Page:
When you lie down to do your practice, do you start with the movements you like best even if they’re more complex?
If so, that’s a bit like eating dessert instead of a main meal. Don’t get us wrong, we love dessert, and yet we know that we can’t only eat that every day.
In any Somatic Movement class we almost always begin with Arch and Flatten. There’s a good reason to start there and it all comes back to developmental movement.
As babies we could only curl inward (flexion) until about 4 months. When we lay on the floor the “green light” (Landau) reflex was what helped us lift our heads (extension). To do that we let go of the front of our bodies (the “red light”/startle reflex). Once we learned, through sensing and exploring, to control the relationship between the front and back of our bodies we learned to twist, roll and reach. And from there we learned to crawl, walk, and move forward towards life. It took time for this process to unfold.
As humans we are designed to stand up and move forward. When we stand our back muscles activate to hold us up and the muscles of our front contract just enough that we find our most comfortable position from which to move.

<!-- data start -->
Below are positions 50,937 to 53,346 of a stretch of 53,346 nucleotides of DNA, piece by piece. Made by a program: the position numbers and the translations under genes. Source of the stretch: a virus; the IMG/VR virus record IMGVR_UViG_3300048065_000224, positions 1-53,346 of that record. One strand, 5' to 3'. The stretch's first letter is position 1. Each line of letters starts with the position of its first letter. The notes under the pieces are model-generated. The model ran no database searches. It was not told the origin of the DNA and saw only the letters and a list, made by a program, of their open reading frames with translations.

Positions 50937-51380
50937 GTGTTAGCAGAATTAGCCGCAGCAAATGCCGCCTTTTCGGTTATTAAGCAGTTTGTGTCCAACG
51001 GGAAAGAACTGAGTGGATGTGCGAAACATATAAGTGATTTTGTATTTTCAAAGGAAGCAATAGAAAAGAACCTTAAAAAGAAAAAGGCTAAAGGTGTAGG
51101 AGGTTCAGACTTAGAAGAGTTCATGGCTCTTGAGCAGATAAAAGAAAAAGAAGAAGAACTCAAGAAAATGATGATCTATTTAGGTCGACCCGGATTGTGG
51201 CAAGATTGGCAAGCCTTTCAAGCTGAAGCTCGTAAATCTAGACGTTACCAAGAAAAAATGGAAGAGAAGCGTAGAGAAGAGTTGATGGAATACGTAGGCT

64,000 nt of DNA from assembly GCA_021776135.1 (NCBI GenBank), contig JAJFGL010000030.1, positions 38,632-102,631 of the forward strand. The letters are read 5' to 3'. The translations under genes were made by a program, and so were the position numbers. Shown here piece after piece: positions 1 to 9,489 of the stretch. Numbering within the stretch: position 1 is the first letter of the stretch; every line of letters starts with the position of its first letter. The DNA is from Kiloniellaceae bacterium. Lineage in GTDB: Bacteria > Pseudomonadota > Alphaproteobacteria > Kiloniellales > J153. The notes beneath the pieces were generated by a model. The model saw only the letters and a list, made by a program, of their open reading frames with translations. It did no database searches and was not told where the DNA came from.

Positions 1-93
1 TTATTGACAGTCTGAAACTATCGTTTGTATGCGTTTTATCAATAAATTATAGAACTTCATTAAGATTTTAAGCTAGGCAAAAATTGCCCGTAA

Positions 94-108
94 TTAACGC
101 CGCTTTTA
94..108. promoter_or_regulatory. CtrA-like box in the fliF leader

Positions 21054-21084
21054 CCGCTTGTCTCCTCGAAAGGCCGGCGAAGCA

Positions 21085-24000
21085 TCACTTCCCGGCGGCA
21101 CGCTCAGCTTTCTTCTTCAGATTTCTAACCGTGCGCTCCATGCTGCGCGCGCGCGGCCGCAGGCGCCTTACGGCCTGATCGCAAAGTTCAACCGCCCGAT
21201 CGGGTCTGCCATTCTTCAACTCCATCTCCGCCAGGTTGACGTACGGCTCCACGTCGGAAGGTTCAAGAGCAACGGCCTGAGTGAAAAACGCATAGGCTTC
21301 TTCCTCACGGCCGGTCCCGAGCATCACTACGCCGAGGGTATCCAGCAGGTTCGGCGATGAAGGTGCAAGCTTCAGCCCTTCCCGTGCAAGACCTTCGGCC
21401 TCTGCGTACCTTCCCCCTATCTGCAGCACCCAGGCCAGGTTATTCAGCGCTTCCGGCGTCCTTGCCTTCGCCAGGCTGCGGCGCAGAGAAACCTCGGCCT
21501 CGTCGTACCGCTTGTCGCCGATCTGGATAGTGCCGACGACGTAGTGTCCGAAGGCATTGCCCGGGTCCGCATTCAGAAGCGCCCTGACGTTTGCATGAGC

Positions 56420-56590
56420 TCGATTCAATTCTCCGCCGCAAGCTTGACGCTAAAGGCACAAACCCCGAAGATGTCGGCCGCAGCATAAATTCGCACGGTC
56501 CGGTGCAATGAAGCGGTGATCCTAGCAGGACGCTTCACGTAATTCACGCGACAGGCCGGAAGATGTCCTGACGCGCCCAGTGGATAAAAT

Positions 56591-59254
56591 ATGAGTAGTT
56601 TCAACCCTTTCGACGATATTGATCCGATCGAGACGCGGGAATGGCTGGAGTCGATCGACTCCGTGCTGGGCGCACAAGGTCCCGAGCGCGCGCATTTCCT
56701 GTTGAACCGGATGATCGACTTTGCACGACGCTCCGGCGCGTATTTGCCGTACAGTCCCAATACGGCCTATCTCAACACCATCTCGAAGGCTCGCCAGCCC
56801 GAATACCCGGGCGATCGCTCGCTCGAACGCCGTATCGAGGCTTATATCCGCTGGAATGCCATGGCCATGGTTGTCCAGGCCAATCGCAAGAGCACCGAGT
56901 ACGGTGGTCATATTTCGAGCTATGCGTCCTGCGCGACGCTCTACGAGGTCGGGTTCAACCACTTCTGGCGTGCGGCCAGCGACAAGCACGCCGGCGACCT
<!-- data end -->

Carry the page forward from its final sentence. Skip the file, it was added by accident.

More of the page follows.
Most people come to their practice with tension in both the back and front of their bodies. Just like babies, the first place to start is the most basic place: the back and front. When we begin our practice with Arch and Flatten we get to address the accumulated tension in the back and encourage the front to let go. Then we go the other way as we shorten and contract the front to further release the back.
Those muscles work very hard to hold us up in gravity, so that’s where we begin. Once we have let go of any excess tension we can more easily move on and release tension in the sides of our body. From there we can build, just as we did as babies, on more complex movements of twisting and rotation.